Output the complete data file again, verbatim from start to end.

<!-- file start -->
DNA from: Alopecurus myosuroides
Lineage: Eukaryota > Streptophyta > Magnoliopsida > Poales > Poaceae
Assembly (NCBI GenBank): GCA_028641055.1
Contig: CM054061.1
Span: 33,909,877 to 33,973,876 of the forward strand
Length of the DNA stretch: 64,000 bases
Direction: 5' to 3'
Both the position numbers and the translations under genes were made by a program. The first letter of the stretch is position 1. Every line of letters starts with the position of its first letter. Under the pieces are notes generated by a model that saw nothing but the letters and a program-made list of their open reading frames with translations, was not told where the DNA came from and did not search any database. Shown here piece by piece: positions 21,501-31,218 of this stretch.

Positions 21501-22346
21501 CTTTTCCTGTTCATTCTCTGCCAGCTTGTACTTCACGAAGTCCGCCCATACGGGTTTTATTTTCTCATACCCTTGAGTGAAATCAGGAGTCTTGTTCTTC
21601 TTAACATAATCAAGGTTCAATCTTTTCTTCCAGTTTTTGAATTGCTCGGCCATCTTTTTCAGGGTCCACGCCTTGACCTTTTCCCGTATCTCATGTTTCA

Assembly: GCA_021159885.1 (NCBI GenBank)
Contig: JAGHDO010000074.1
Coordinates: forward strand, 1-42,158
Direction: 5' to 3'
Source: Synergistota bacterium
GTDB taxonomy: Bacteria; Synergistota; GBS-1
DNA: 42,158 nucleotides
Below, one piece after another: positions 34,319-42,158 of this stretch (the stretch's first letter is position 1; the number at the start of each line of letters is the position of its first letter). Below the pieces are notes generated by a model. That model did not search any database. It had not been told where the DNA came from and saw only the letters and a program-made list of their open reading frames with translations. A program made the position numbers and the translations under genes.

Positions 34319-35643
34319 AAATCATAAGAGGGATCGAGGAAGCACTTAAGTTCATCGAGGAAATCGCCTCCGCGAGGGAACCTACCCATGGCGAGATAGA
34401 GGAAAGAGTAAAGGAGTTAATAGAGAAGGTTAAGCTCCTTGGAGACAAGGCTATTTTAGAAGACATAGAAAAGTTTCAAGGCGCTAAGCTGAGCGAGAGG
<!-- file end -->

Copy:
DNA from: Alopecurus myosuroides
Lineage: Eukaryota > Streptophyta > Magnoliopsida > Poales > Poaceae
Assembly (NCBI GenBank): GCA_028641055.1
Contig: CM054061.1
Span: 33,909,877 to 33,973,876 of the forward strand
Length of the DNA stretch: 64,000 bases
Direction: 5' to 3'
Both the position numbers and the translations under genes were made by a program. The first letter of the stretch is position 1. Every line of letters starts with the position of its first letter. Under the pieces are notes generated by a model that saw nothing but the letters and a program-made list of their open reading frames with translations, was not told where the DNA came from and did not search any database. Shown here piece by piece: positions 21,501-31,218 of this stretch.

Positions 21501-22346
21501 CTTTTCCTGTTCATTCTCTGCCAGCTTGTACTTCACGAAGTCCGCCCATACGGGTTTTATTTTCTCATACCCTTGAGTGAAATCAGGAGTCTTGTTCTTC
21601 TTAACATAATCAAGGTTCAATCTTTTCTTCCAGTTTTTGAATTGCTCGGCCATCTTTTTCAGGGTCCACGCCTTGACCTTTTCCCGTATCTCATGTTTCA

Assembly: GCA_021159885.1 (NCBI GenBank)
Contig: JAGHDO010000074.1
Coordinates: forward strand, 1-42,158
Direction: 5' to 3'
Source: Synergistota bacterium
GTDB taxonomy: Bacteria; Synergistota; GBS-1
DNA: 42,158 nucleotides
Below, one piece after another: positions 34,319-42,158 of this stretch (the stretch's first letter is position 1; the number at the start of each line of letters is the position of its first letter). Below the pieces are notes generated by a model. That model did not search any database. It had not been told where the DNA came from and saw only the letters and a program-made list of their open reading frames with translations. A program made the position numbers and the translations under genes.

Positions 34319-35643
34319 AAATCATAAGAGGGATCGAGGAAGCACTTAAGTTCATCGAGGAAATCGCCTCCGCGAGGGAACCTACCCATGGCGAGATAGA
34401 GGAAAGAGTAAAGGAGTTAATAGAGAAGGTTAAGCTCCTTGGAGACAAGGCTATTTTAGAAGACATAGAAAAGTTTCAAGGCGCTAAGCTGAGCGAGAGG